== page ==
We do estate planning differently from other attorneys. Our passion and focus is on "family wealth preservation". When I first started practicing we would see families lose some or all of their wealth even though they had a "plan". It turned out that the plan was nothing more than paper and did little or nothing to help the family keep the wealth they worked hard to acquire. Time and time again we saw: (1) one spouse dies and the survivor remarries, then changes the will to give some or all of the family wealth to the new spouse and little or nothing to the children; (2) parents die and pass inheritance to child who later gets divorced and ex-spouse ends up with up to 1/2 the inheritance; (3) child receives inheritance, gives to his/her spouse at child's death, and then spouse remarries and family wealth ends up with in-law's new spouse and nothing to the grandchildren; (4) creditors reaching the family wealth; (5) payment of tax that could have been avoided. We develop Family Wealth Preservation plans so that the family wealth stays with the people who are supposed to have it and prevent "outsiders" cannot take away it away.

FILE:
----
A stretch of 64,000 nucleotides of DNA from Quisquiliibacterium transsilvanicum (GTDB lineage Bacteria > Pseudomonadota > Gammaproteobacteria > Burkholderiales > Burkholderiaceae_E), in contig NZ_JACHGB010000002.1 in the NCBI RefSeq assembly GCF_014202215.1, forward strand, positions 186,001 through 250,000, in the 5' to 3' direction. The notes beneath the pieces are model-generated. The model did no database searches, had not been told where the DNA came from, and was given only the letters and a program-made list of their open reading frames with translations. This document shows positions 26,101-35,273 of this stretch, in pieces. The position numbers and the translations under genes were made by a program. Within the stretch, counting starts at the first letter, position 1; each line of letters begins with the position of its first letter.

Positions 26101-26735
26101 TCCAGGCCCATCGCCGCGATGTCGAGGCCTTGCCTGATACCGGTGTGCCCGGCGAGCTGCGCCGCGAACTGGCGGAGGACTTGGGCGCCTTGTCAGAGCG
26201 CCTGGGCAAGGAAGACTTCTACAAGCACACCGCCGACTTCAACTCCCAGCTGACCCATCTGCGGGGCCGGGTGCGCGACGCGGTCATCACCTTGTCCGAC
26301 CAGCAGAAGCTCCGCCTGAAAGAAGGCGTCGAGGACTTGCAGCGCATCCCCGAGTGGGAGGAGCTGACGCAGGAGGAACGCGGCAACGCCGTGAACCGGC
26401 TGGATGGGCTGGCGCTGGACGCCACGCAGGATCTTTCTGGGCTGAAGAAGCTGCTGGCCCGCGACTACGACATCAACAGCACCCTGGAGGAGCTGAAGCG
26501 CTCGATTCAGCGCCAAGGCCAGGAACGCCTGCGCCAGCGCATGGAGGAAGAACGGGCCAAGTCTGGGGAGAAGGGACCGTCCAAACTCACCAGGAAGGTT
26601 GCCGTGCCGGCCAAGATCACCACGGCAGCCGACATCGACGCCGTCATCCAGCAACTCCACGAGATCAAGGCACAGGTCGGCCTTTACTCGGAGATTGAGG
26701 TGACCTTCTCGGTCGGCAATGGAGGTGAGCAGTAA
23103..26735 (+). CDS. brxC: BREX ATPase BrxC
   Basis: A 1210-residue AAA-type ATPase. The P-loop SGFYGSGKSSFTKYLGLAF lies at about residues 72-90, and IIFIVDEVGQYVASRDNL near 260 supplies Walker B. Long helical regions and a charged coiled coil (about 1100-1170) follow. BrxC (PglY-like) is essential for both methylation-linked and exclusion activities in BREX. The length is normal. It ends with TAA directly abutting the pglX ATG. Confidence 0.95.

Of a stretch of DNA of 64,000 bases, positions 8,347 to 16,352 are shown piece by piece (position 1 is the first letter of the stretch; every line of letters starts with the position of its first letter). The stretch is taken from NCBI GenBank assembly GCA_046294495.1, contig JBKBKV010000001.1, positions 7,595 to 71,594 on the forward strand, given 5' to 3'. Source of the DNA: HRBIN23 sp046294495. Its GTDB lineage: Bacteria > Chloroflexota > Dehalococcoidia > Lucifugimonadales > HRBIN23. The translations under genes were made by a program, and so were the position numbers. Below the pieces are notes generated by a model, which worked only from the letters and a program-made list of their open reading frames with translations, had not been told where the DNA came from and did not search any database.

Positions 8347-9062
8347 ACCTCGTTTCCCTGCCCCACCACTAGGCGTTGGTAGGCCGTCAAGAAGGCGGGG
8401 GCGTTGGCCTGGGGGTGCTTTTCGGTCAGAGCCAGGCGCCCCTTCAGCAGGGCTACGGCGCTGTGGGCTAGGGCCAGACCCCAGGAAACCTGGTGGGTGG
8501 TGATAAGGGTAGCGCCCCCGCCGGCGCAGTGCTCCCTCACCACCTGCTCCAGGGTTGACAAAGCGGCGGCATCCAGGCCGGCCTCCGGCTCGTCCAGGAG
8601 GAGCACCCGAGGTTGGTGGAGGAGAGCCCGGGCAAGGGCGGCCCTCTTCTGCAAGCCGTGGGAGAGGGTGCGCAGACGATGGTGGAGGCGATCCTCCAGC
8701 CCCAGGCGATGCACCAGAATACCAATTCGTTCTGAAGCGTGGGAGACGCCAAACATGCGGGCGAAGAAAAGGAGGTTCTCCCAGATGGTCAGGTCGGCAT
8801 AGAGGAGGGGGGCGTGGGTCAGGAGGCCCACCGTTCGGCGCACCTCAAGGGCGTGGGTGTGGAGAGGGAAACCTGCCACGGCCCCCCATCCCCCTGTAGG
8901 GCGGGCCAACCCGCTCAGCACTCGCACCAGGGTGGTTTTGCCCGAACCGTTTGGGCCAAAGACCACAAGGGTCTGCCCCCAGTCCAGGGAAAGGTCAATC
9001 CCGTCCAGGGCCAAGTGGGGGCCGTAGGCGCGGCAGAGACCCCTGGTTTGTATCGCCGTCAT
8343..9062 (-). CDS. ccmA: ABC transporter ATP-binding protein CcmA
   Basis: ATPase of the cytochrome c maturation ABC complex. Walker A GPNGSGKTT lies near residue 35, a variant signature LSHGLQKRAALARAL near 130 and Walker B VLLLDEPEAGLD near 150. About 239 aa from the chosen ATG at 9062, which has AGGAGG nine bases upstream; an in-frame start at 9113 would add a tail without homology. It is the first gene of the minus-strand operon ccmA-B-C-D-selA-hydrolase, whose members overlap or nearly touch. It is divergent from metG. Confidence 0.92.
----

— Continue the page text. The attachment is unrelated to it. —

Prior to going back to law school I was a math/comp-sci person working mostly for a company that designed hospital computer systems. After law school I did an extra year and received an LLM (a masters law degree) in tax. From there, I have worked exclusively in the area of estates, estate planning, and probate.
Someone who is working hard to accumulate wealth and wants to have a plan to help the family keep the wealth. These are often people involved in business - either business owners or business executives.
BS-Carnegie Mellon University / JD-Widener Univ. School of Law / LL.M-Tax-Georgetown Univ School of Law
1984 / 1994 / 1995
Qualifying Questions: What are three questions we can ask clients to help pave the way for a referral? List them here.
1. Does the referral have a well designed plan? If the response is "I have Will." Then the answer is probably not. Yes, they have a Will, but they don't have a plan.
2. For a married couple: (a) "Are either of you OK if after the first of you dies and the survivor remarries, the survivor changes the Will leaving your family assets to the new spouse and leaving nothing to the children?" and (b) "Did you know that in Tennessee a spouse cannot be disinherited unless there is a prenuptial agreement or a trust?" This is called the "Spousal Elective Share".
3. For someone with children: "Are you OK if your child gets divorced after you die and loses 1/2 the inheritance to the ex-in-law?"